The report was commissioned by the Ralph M. Parsons Foundation, Weingart Foundation, Conrad N. Hilton Foundation, Reissa Foundation, Cedars-Sinai, Specialty Family Foundation and WHH Foundation.

It took a broad look at foster youth homelessness. Based on surveys showing that 20% to 40% of the approximately 1,140 youths leaving foster care each year become homeless, it established a housing gap ranging from 684 units to 1,368.

It then examined the construction and operating costs of three types of housing that could fill that need: apartment buildings with 50 two-bedroom units, rehabbed motels and hotels, and single-family homes.

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The apartment buildings and single-family homes would be shared living with a bedroom for each youth and common kitchen and living spaces. The rehabbed buildings would be single apartments. The report found that the apartments and single-family homes were most appropriate for youths ages 18 to 24, but both had drawbacks.


For example, many youth are better served in mixed-population buildings as opposed to living with only emancipated young people.

The report cautioned that shared housing can be successful for youth but that the youth need a say in picking roommates and cannot be required to carry occupancy costs when a roommate leaves.

“These operating needs are very difficult to achieve in the private market with private landlords and is most likely to succeed in nonprofit-owned and supported buildings or in master-lease settings,” the report said.

The goal of integrating foster youth into the general population will be a key issue in setting the size of the fund.

A $250-million fund could be sufficient to fill the highest estimated gap of 1,368 beds.

But Heimpel has his sights on a $750-million fund to produce 3,000 beds for foster youth and older and mixed-income tenants.

“If you wanted to get to 1,400 units for young people at the high end of what the report is suggesting and you consider that young people want to be in mixed income developments — they don’t want to be cordoned off — then you need a significant amount of mixed income,” Heimpel said. “You need that integrated into the plan.”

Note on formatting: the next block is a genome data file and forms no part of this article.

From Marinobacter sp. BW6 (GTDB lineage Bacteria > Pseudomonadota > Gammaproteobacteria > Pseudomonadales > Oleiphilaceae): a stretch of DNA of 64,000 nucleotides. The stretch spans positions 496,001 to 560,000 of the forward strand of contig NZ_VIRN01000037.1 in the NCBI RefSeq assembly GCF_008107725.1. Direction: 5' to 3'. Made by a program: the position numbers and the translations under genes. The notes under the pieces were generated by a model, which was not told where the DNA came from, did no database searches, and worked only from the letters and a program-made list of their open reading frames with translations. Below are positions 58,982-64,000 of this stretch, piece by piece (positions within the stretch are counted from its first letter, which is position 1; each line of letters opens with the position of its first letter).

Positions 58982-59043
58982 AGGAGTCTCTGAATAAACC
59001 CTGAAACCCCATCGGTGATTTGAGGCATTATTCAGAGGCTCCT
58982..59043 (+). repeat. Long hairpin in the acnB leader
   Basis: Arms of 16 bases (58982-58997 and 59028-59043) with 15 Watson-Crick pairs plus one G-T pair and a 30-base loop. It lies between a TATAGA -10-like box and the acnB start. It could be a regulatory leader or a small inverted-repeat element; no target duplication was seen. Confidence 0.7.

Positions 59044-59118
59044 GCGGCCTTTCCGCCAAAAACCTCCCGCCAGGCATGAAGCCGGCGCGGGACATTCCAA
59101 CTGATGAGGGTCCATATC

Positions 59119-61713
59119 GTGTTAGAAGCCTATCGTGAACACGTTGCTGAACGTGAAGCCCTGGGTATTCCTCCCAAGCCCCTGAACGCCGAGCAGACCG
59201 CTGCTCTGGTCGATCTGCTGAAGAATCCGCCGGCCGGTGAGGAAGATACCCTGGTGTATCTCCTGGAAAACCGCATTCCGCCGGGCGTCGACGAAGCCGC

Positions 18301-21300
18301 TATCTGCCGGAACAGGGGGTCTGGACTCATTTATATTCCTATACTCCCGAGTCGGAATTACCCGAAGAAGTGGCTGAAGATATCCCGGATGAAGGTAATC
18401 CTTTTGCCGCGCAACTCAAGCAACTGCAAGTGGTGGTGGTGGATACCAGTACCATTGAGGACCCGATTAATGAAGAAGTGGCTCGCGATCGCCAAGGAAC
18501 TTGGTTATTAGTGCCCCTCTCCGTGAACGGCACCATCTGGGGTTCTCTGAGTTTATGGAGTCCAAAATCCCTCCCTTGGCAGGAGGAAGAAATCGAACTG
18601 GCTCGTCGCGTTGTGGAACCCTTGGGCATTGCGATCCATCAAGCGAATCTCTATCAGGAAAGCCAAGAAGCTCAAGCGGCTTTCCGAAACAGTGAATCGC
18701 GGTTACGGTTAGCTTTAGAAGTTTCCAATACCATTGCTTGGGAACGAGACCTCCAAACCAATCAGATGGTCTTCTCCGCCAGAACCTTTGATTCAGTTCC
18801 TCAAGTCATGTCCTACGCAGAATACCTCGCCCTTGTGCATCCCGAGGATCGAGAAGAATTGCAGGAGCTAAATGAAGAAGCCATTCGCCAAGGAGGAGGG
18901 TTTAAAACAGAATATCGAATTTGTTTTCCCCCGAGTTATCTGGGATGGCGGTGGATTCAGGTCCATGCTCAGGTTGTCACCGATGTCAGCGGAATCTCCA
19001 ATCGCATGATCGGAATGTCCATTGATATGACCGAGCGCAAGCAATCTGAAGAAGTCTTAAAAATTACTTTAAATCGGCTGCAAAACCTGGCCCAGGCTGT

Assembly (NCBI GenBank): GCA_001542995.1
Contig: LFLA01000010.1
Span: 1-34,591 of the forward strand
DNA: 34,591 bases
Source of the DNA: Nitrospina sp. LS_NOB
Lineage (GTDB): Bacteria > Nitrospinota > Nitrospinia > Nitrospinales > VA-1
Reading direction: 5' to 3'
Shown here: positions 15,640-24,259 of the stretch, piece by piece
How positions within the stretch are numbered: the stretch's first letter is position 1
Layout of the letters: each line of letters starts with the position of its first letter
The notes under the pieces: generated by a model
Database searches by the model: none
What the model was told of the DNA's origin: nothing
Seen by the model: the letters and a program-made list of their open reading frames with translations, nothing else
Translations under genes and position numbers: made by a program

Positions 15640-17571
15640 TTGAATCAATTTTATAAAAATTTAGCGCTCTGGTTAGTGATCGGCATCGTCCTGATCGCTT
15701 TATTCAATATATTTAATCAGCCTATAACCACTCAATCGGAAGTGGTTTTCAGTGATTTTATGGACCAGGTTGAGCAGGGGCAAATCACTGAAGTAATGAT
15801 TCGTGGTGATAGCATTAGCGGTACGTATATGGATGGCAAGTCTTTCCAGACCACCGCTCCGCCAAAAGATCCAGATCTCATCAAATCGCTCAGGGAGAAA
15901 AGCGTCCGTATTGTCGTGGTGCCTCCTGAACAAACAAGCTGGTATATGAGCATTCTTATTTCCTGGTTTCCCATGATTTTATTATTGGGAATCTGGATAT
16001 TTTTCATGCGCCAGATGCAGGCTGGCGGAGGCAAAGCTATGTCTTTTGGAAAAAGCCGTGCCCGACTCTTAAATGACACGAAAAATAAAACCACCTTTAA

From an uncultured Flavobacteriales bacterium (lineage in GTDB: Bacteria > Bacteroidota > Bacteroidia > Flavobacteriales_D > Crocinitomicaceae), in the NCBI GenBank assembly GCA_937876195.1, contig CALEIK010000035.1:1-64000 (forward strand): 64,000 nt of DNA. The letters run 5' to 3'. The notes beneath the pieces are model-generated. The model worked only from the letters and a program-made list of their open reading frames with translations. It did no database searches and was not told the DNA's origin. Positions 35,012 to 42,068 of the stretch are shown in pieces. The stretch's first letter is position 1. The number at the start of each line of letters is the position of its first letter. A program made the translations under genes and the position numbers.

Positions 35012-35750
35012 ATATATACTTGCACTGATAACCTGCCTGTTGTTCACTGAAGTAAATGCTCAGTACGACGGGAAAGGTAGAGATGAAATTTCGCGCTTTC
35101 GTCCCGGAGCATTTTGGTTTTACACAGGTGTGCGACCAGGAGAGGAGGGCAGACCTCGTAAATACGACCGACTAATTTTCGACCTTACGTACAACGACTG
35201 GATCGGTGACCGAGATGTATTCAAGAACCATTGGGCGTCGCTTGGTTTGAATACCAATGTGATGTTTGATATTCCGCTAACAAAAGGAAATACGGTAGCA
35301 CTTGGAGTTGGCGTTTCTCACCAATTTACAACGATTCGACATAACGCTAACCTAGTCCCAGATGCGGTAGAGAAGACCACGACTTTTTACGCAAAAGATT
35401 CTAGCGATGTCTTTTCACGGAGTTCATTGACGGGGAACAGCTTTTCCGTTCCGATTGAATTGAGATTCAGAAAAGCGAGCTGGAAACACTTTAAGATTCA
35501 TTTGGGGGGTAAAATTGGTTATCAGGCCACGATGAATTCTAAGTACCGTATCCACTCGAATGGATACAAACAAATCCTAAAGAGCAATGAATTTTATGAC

The report identified two points on which the current support for emancipated foster youth would be insufficient to support the model. First, the rental subsidy programs are generally limited to three to five years, leading to a “cliff event” that leaves many homeless.

“In reality, foster youth, like most youth, need financial support throughout their 20s to sustain safe and healthy housing,” the report found.

“We spoke with multiple frontline service providers and youth advocates who reasoned that youth need an ‘offramp’ that provides modest support for up to 10 years as youth improve their financial condition and can remain financial sufficient,” it said.

That offramp could be a subsidy that stretches as far as 10 years while gradually decreasing.

Secondly, the current subsidies are too low, leaving a gap in the 8% return model.

The report identifies several pending bills that would ameliorate those shortfalls but still posits that additional philanthropic money would be needed to sustain operating costs.

Genesis L.A. is a community development investment fund that collects capital from multiple sources to make loans to community and economic development projects. It often provides hands-on support for community developers doing alternative housing models.


Genesis President Tom De Simone said the report shows the viability of one alternative to the cumbersome government housing model.

“What we are saying is we need other pathways,” De Simone said. “That pathway alone is never going to be sufficient. We need two, three, four, five lanes. What this is trying to show is another path to go down to develop more housing.”